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View Diary: Homicidal mentally ill felon obtains gun permit, arsenal, in Minnesota (324 comments)

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  •  but both are relevant (13+ / 0-)

    he is a felon, a murderer, excused from incarceration by reason of insanity,  and has shown a distinct mental state where he wants to commit homicide, as he did in the past, with his gun, which he also did in the past.  

    This guy is going to pass all the legal tests for someone who shouldn't own a gun, as well as the tests to get prior similar occurences admitted if he kills another person with a gun.   Both his criminal behavior and his mental health diagnoses in the past put him on the list of exactly the kind of person who should be flagged when they seek to own a gun.

    •  which is precisely the question (5+ / 0-)

      if mentally ill people are to be barred from ever owning guns, which Dx would mark them as such and to what degree?
      The issue is very complex as the ATF and local law enforcement would have to access a person's health records, which is covered by other legislation.  
      I know I am rambling a bit but this is the end of my day.  
      I am also wondering how an ex felon got a gun license since he should have popped up on any criminal record search.  Why did he fly under the radar?  Was his record expunged or was it not included because it was a juvie record?  there are many questions which remain to answer if we are to fix a system which currently has flaws    

      •  The article the diarist links to (1+ / 0-)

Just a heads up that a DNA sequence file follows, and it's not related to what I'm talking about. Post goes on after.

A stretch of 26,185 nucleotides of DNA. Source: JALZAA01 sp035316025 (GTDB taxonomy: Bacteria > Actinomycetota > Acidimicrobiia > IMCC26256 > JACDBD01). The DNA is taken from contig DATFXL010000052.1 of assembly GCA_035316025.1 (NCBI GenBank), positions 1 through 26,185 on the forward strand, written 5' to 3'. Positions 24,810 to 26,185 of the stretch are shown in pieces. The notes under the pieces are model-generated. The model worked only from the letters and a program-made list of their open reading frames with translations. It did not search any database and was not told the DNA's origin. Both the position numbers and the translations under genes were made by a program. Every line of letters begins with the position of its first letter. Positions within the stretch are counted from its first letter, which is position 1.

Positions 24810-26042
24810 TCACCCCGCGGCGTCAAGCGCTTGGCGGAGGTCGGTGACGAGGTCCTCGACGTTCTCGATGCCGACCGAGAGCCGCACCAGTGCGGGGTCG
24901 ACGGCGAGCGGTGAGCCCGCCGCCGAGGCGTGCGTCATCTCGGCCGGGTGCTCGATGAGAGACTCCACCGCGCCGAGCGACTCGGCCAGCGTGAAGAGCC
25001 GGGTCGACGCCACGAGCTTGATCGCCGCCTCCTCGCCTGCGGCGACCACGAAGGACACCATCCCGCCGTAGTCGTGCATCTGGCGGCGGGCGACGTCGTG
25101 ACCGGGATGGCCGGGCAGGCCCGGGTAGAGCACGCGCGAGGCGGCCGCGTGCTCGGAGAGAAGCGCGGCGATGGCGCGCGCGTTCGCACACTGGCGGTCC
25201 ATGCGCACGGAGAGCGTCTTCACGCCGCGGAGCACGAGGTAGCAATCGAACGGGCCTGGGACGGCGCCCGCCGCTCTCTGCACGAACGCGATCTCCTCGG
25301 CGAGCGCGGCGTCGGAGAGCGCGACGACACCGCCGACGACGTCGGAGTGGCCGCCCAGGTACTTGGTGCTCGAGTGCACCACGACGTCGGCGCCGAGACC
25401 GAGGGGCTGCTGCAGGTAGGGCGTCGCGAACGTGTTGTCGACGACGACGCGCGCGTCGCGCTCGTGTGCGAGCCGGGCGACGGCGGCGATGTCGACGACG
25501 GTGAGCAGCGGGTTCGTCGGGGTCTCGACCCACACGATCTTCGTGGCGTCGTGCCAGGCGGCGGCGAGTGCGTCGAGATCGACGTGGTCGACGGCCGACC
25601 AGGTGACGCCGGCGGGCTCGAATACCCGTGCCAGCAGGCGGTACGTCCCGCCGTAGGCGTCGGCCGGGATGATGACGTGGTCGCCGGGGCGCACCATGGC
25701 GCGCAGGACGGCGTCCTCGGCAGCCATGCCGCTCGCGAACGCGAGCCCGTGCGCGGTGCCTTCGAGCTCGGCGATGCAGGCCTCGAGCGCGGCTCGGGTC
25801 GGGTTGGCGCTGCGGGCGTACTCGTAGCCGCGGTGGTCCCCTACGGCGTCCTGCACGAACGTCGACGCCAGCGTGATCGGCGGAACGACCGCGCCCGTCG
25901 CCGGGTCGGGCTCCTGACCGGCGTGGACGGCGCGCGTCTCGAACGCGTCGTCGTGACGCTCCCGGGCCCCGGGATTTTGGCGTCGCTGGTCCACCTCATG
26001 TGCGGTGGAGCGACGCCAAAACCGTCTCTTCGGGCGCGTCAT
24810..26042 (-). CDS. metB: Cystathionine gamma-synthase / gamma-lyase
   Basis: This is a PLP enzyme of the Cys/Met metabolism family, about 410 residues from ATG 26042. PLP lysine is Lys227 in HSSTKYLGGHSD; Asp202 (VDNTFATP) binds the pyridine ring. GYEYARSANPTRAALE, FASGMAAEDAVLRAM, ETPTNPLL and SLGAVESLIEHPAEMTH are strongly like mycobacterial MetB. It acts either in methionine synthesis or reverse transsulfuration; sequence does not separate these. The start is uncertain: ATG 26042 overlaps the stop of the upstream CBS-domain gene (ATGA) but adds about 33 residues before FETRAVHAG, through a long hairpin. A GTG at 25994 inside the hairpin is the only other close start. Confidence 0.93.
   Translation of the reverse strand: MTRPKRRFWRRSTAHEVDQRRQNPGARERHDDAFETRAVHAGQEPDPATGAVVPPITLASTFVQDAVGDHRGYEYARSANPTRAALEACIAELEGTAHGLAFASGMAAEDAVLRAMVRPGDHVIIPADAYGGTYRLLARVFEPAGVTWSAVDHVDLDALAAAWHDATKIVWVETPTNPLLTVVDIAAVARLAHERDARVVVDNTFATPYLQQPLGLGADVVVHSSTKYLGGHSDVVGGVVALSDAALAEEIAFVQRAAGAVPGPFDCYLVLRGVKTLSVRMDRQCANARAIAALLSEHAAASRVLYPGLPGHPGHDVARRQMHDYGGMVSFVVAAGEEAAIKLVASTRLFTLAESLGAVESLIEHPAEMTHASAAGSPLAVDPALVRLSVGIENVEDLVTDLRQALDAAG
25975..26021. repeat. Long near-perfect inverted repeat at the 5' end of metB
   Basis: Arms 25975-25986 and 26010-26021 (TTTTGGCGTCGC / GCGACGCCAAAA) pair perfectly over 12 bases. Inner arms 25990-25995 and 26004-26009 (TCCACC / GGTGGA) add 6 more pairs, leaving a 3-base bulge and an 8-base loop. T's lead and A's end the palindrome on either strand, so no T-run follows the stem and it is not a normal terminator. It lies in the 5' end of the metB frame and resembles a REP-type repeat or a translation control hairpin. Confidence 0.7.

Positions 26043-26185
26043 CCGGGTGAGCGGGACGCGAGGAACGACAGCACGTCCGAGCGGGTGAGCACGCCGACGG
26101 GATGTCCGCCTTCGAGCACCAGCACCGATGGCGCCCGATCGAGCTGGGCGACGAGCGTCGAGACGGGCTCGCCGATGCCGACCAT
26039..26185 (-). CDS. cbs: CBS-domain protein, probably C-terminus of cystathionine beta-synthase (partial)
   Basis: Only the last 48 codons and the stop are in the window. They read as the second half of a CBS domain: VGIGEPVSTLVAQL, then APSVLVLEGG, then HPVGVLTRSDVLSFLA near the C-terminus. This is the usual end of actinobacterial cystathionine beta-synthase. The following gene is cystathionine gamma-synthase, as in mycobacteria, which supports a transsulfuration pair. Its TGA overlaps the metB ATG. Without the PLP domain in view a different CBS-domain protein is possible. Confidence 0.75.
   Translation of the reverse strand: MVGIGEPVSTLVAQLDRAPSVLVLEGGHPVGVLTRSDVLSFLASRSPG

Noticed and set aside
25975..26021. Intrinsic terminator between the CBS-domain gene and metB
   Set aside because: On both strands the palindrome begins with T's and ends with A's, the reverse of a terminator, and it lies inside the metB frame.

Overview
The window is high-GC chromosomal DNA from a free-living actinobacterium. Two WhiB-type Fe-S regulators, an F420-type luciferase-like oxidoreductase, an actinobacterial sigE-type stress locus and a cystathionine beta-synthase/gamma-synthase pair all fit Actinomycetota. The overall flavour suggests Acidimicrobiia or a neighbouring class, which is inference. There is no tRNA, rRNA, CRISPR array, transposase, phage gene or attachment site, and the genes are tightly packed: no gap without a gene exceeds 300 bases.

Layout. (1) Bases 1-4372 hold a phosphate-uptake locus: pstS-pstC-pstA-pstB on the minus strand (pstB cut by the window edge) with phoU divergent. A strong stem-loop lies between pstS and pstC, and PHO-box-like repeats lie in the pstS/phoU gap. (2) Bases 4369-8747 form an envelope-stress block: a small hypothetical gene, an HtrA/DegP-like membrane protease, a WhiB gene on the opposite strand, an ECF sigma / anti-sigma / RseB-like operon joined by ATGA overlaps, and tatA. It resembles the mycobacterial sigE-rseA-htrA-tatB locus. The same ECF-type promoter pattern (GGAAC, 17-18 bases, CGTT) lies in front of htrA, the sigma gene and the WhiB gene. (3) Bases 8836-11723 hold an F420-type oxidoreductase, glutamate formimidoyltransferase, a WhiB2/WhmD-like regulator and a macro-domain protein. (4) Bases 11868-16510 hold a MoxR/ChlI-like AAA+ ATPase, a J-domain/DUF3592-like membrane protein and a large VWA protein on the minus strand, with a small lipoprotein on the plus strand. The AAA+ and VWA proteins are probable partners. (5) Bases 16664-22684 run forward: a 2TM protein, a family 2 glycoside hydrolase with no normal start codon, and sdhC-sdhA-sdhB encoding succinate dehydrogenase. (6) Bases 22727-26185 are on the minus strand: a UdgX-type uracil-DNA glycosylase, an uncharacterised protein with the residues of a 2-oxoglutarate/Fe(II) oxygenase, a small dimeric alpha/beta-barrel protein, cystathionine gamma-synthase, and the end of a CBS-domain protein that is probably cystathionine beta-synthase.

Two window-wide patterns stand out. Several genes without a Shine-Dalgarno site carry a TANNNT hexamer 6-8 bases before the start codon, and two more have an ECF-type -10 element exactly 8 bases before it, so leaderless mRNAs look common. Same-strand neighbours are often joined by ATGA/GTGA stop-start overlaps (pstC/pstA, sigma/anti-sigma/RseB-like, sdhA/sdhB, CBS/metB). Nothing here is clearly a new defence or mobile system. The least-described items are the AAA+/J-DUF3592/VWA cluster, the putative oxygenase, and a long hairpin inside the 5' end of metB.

Recommended by:

        says that the guy was an juvenile when he got his felony, and that under MN law once a person gets to 28 their records are usually expunged.

        For some reason the diarist didn't seem to think that important enough to mention in the diary.

        •  thank you for this information (2+ / 0-)
          Recommended by:
          Catesby, kyril

          releasing mental health records involve HIPAA among other regs while juvie records are typically sealed and even expunged after a time

          We have to ask ourselves how many cans of worms we are wiling to open in trying to solve this problem.

          •  This is a very valid point. (4+ / 0-)

            Medical records, including mental health records, are protected under HIPAA and the 5th amendment.
            And, entlord, I would suggest that 1) someone who has committed violent acts and is judged to be mentally ill, that's obvious. no more guns for that guy,even if it was a juvenile delinquency,  2)People who exhibit hyper aggressive or sociopathic tendencies and are in the process of buying a gun should be (for the most part) weeded out by a psych test of some sort. Those two lists of people should become a no-fly list for gun purchases.
            By tying the database to the instant background check system,   It might catch the most obvious ones. By no means will it catch all.
            But by making it contingent on either already proving that you are too violent (criminal record) or by failing a psych screening while purchasing a gun, that works as an opt-in list as opposed to a list of everyone who's ever sought mental health care.